On April 17, 2005, about 1930 Alaska daylight time, a Cessna A185E airplane, N4557F, sustained substantial damage when it ground-looped during the landing roll at the Wasilla Airport, Wasilla, Alaska. The airplane was being operated by the flight instructor as a visual flight rules (VFR) local instructional flight under Title 14, CFR Part 91 when the accident occurred. The flight instructor (first pilot) and the certificated private pilot (second pilot), were not injured. Visual meteorological conditions prevailed, and no flight plan was filed.

During a telephone conversation with the National Transportation Safety Board (NTSB) investigator-in-charge (IIC) on April 18, the first pilot said he was giving instruction to the second pilot prior to administering a biennial flight review. He said during the accident landing, the second pilot lost directional control, and he took control and intentionally ground-looped the airplane to prevent a runway excursion. The first pilot said the airplane sustained structural damage to the left wing, horizontal stabilizer, and elevator.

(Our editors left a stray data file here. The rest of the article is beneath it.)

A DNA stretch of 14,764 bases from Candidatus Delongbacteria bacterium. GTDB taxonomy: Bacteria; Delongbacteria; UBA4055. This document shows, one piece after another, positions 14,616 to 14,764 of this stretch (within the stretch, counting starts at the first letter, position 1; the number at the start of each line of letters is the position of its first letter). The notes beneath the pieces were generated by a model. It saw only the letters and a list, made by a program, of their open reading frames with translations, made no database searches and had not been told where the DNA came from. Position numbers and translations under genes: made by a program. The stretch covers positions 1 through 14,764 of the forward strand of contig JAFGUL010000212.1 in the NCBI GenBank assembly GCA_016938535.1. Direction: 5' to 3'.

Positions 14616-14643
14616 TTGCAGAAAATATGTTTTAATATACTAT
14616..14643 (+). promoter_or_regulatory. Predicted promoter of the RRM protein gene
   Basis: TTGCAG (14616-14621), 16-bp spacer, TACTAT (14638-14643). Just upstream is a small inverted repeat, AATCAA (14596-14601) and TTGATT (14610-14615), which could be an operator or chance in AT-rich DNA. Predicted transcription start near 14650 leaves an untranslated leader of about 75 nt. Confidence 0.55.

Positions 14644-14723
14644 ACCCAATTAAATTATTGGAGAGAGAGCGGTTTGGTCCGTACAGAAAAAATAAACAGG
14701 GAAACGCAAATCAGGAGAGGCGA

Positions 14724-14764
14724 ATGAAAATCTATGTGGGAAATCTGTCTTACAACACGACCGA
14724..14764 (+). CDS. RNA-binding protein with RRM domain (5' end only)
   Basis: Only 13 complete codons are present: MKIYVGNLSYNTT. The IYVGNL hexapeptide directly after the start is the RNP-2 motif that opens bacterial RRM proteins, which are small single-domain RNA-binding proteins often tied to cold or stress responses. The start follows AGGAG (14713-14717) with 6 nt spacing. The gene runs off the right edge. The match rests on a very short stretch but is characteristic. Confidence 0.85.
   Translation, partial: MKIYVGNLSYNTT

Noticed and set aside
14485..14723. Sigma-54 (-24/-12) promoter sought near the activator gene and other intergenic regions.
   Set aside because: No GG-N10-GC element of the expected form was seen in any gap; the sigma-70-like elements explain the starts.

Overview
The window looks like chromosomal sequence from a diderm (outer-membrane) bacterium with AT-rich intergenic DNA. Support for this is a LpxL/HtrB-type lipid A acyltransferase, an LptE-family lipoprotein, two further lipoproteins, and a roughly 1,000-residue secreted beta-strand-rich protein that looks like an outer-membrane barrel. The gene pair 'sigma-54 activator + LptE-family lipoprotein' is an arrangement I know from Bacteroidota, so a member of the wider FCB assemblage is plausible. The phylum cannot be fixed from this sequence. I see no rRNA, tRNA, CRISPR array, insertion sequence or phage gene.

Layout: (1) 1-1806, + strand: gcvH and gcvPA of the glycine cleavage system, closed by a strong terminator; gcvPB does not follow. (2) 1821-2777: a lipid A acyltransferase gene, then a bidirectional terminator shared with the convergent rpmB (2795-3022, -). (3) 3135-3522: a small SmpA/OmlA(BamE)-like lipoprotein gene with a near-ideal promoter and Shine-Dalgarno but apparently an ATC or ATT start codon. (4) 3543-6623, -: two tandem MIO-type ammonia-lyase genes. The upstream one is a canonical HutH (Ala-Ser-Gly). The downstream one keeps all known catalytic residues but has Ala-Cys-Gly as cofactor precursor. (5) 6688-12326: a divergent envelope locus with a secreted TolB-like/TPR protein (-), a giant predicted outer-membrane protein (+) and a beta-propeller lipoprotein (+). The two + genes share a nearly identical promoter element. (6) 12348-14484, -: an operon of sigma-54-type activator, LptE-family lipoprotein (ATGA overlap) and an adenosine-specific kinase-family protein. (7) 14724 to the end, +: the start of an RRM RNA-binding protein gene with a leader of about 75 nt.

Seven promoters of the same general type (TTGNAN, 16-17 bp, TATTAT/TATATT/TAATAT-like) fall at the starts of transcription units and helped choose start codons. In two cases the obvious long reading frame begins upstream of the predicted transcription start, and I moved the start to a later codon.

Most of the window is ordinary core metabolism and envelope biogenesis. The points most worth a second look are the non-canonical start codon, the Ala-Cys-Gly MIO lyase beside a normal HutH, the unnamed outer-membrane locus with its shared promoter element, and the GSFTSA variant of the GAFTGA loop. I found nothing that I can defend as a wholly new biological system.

In a written statement to the NTSB dated May 2, the first pilot wrote that the wind speed may have picked up, or the wind direction may have changed to more of a direct crosswind. He reported the winds as 220 degrees magnetic at 6-9 knots with gusts to 12 knots. He wrote that upon touchdown on runway 21, the airplane swung to the right, and that even with application of full left brake, the airplane continued to the right. He said he applied right brake and intentionally ground-looped the airplane to prevent it from exiting the runway and encountering a ditch.

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